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There used to be two kids in a village called Oliver and Lucas. Both of the kids wanted to get out of the village and create a better life for themselves and their families. Towards their teenage years, Oliver decided to move to the city and stay at boarding school.
Oliver went to school in the morning and worked as an uber driver at night. Despite the conditions being abysmal, Oliver persevered. Most people would lose their hope after a while since it seemed impossible to make it.
That is actually why Lucas decided not to do anything. He kept making up excuses and using phrases like “If only I could” or “I can’t” to justify doing nothing. Despite moving slowly, Oliver eventually finished school, got a better job, and started living a better life.
The difference between the two kids from the village was the fact that one was proactive and took responsibility for his own life while the other one became reactive and made excuses.
This is the thing that separates the happy and successful from the unsuccessful and unhappy. If you’re not willing to take responsibility for your own life, no one else will help you.
We wish our readers don’t just simply read this story but rather also reflect on the lessons mentioned. See if you can implement any of the lessons taught in your life.
Book: The 7 habits of highly effective people
Be proactive: We are all responsible for our own lives and what happens to us. Our lives are the results of our decisions, not our conditions. We have the power and the responsibility to make things happen.
Look at the word responsibility — “response-ability” —- the ability to choose your response. Highly proactive people recognize that responsibility. They do not blame circumstances, conditions, or conditioning for their behavior. Between the trigger and response, you have the freedom to choose.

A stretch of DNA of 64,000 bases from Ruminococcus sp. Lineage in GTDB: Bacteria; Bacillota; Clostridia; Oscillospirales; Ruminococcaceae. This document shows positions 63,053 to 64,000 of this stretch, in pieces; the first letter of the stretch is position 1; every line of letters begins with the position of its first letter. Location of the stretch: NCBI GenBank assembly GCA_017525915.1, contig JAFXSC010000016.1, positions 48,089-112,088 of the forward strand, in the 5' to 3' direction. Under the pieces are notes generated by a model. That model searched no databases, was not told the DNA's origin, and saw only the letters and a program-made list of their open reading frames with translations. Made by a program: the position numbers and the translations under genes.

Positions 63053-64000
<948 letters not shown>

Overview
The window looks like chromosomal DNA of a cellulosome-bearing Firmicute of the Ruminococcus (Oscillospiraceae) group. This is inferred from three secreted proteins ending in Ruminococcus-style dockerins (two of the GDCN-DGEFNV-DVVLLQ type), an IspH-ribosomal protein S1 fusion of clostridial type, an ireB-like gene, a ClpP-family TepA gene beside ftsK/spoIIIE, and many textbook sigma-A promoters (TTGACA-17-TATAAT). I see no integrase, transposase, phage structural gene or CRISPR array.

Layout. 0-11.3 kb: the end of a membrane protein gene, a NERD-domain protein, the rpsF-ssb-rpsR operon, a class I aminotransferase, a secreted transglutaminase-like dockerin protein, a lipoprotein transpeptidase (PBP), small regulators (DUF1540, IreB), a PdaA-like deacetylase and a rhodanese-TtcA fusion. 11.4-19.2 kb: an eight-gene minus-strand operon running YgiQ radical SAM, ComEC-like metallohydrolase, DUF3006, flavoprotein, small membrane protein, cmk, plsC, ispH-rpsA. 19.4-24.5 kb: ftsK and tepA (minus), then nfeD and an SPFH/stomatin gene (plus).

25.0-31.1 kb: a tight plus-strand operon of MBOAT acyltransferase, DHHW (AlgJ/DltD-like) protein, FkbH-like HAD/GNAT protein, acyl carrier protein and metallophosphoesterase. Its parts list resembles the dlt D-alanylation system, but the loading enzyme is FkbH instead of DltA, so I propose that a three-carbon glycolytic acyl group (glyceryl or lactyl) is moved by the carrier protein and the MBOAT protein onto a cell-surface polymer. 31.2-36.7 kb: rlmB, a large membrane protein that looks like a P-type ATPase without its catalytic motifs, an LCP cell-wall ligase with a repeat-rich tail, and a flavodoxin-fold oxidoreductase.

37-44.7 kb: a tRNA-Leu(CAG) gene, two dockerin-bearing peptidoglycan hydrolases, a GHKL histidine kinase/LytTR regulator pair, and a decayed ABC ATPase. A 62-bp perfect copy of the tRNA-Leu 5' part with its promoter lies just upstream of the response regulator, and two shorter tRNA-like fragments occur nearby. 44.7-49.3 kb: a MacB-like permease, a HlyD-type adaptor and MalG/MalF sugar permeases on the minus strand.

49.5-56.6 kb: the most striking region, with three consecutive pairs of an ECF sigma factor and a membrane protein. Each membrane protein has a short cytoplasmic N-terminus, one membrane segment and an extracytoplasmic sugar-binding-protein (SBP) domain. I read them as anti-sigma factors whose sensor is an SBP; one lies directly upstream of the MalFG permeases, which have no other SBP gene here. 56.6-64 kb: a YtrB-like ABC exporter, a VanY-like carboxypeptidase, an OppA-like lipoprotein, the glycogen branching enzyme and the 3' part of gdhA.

Reactive people are affected by their physical environment, if the weather is bad, they feel bad and it affects their attitude. Reactive people are also affected by how people treat them. Reactive people build their emotional lives around the behavior of others, empowering other people to control them.
As Eleanor Roosevelt once said, “No one can hurt you without your consent”. Many people wait for something to happen or someone to take care of them. But people who end up with good jobs are the proactive ones with the solutions to problems, not the problem themselves, who seize the opportunity to do whatever is necessary.
Tips for being proactive
- For a full day, listen to your language and to the language of the other people around you. How often do you use and hear reactive phrases such as “if only”, “I can’t”, or “I have to”?
- Identify an experience you might encounter in the near future where, based on past experience, you would probably behave reactively. Think about how you could respond proactively?
- Select a problem from your work or personal life that is frustrating you. Determine whether it is direct (due to your own behavior), indirect (due to the behavior of other people) or no control (Things you have no control over such as the past or situational realities.) Identify the first step you can take in your circle of influence to solve it and then take the step. (Circle of influence is something you can do about).
Notice: The story and characters above are fictional.